Nothing could be more complete than the success of the Vendeans, not only in the town of Laval, but also outside the gate; nor could any error be more fatal than that committed by the republican General, Lechelle. Previous to this day he had never been worsted since he had been sent from Paris with orders to exterminate the Vendeans; he had driven them from Chatillon, their own chosen position in the centre of their own territory across the Loire; and he had rashly conceived that he had only to show himself before Laval again, to scare them from their resting-place, and scatter them farther from their own homes. He had marched his army up to Laval early on the morning of the fight; and his best men, the redoubtable Mayencais, indignant at the treatment which a few of their brethren had received from Denot’s followers on the previous day, marched boldly into the town, conceiving that they had only to show themselves to take possession of it. The result has been told. One half of these veteran troops fell in the streets of Laval—many of the remainder were taken alive; a few only escaped to consummate their disgrace by flying towards Antrames at their quickest speed, spreading panic among the republican troops who had not yet come up close to the town.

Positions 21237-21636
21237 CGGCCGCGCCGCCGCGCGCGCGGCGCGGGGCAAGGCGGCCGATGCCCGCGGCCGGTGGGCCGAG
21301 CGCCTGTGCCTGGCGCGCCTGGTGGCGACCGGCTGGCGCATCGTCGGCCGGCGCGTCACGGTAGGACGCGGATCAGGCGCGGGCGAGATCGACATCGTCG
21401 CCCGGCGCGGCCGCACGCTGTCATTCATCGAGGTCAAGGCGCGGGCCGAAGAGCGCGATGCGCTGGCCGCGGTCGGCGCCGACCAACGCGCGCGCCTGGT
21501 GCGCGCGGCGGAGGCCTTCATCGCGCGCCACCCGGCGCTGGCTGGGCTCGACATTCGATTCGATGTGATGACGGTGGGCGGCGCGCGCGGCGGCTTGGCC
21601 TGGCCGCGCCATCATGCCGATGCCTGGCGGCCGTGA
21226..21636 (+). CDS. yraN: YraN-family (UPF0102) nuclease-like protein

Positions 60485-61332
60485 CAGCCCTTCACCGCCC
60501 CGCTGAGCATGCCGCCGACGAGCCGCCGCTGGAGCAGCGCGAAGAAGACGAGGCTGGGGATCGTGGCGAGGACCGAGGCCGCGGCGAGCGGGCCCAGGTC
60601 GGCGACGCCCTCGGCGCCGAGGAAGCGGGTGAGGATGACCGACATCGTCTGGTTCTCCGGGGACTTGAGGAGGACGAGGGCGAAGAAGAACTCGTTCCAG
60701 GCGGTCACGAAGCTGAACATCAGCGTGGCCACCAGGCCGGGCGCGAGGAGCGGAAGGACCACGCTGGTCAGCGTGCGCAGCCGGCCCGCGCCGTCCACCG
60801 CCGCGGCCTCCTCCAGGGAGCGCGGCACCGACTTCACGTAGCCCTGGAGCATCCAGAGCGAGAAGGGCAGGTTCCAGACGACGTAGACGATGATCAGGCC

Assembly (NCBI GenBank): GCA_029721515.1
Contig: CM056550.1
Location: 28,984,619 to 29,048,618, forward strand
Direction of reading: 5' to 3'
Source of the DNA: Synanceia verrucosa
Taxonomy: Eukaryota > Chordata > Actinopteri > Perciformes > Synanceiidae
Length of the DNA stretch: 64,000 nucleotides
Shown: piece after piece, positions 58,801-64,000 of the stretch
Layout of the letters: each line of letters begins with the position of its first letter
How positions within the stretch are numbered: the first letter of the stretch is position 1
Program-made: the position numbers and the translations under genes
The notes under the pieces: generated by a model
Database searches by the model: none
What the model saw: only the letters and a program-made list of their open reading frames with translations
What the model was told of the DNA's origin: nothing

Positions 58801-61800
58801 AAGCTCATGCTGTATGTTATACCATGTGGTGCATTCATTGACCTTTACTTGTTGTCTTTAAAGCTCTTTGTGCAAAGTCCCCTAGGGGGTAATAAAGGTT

The news of defeat soon communicated itself; and the whole army, before long, was flying to Antrames. The unfortunate Lechelle himself had been one of the first to leave the town, and had made no attempt to stop his men until he had entered Antrames. Nor did he long remain there: as the straggling fugitives came up, they told how close and fast upon their track the victorious brigands were coming; and that the conduct of the peasants now was not what it had been when the war commenced, when they were fighting in their own country, and near their own homes. Then they had spared the conquered, then they had shed no blood, except in the heat of battle; now they spared none; they had learnt a bloody lesson from their enemies, and massacred, without pity, the wretches who fell into their hands. Antrames was not a place of any strength; it could not be defended against the Vendeans; and Lechelle had hardly drawn his breath in the town, before he again left it, on the road to Chateau-Gonthier.
Henri and Denot were among the first of the pursuers; indeed, of so desultory a nature was the battle, that the contest was still continued near the gate of the town, while they were far on their road towards Antrames. They passed almost in a gallop through that place, and did not stop until they found themselves, towards evening, close to the bridge, leading into Chateau-Gonthier. Here they perceived that Lechelle had made some little attempt to defend his position. He had drawn out two cannons to the head of the bridge; had stayed the course of a few fugitives, with whom he attempted to defend the entrance into the town; and had again taken upon himself the duties of a General.